R v Baker
28 June 2019
[2019] NZHC 1499

Murder sentencing following guilty plea. Section 104 Sentencing Act 2002 factors (home invasion, murder committed in course of aggravated burglary and high level of brutality, cruelty or callousness) present to extent justifying application of 17 year MPI, plus one year uplift. Reduction of one year for guilty plea. End sentence life imprisonment with 17 year MPI.

Minister of Education v H Construction North Island Ltd (in rec and liq)
26 June 2019
[2019] NZHC 1459

Partially successful non-party costs award following Minister of Education v H Construction North Island Ltd [2018] NZHC 871

Waho v Te Kōhanga Reo National Trust
21 June 2019
[2019] NZHC 1440

Mr Waho, the plaintiff, was unlawfully removed as a trustee of the Te Kohanga Reo National Trust. An earlier (costs liability) judgment determined he was entitled to be indemnified for his costs. The next stage was to assess the reasonableness of the costs incurred. Held: Having brought before the Court a matter which was in the interests of the Trust to have brought before the Court the plaintiff is entitled to be indemnified fully for his expenses. The defendant did not discharge the onus on it of demonstrating the plaintiffs costs were unreasonably incurred. The defendant is to pay Mr Waho's costs and disbursement of $583,483.08 less the sum already paid to him.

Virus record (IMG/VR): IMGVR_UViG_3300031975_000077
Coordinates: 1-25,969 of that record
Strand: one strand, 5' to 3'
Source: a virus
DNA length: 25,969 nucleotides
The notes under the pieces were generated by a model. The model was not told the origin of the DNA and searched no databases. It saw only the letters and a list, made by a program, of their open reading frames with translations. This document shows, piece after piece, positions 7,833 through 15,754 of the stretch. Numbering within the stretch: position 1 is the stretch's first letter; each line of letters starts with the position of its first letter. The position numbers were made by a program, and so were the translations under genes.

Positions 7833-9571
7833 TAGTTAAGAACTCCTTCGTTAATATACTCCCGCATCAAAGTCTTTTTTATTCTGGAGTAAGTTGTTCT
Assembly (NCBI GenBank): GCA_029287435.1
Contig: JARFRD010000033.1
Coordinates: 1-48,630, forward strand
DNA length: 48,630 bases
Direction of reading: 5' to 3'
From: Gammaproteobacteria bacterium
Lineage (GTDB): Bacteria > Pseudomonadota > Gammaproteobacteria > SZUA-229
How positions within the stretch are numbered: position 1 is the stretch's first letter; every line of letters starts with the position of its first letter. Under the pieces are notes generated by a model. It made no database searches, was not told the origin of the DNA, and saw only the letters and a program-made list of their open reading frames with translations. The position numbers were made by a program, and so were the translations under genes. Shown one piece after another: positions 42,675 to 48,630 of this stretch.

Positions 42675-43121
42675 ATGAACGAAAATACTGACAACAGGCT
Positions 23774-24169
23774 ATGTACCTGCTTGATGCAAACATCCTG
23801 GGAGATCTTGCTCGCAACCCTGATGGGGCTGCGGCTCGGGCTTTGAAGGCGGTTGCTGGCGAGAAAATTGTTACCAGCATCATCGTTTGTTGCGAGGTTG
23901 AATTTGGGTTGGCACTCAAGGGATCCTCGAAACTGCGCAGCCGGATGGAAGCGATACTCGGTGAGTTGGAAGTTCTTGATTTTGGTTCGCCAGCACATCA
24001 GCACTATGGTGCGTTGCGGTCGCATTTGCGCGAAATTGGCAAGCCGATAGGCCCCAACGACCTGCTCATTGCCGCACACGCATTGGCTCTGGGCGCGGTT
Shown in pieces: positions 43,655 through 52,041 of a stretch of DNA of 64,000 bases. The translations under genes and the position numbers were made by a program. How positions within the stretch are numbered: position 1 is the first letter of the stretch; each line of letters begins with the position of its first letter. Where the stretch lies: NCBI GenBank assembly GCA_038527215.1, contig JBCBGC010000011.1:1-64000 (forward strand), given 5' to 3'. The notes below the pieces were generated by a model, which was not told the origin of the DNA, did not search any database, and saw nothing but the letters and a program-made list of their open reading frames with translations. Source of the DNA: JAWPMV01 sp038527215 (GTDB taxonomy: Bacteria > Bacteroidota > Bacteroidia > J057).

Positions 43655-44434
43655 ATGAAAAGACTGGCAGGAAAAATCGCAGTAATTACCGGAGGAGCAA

R v Gosset & Anor
17 June 2019
[2019] NZHC 1366

Sentencing: Two co-defendants sentenced to life imprisonment for murder. Found s 104 Sentencing Act 2002 was not engaged by a fine margin. Starting MPI of 16 years adopted, uplifts given for previous convictions. No discounts due to unwillingness by both to take responsibility. MPls of 17 and a half years and 16 and a half years imposed. Concurrent sentences imposed for lesser charges of possessing firearms, ammunition and methamphetamine for supply.

Craig v Stringer
17 June 2019
[2019] NZHC 1363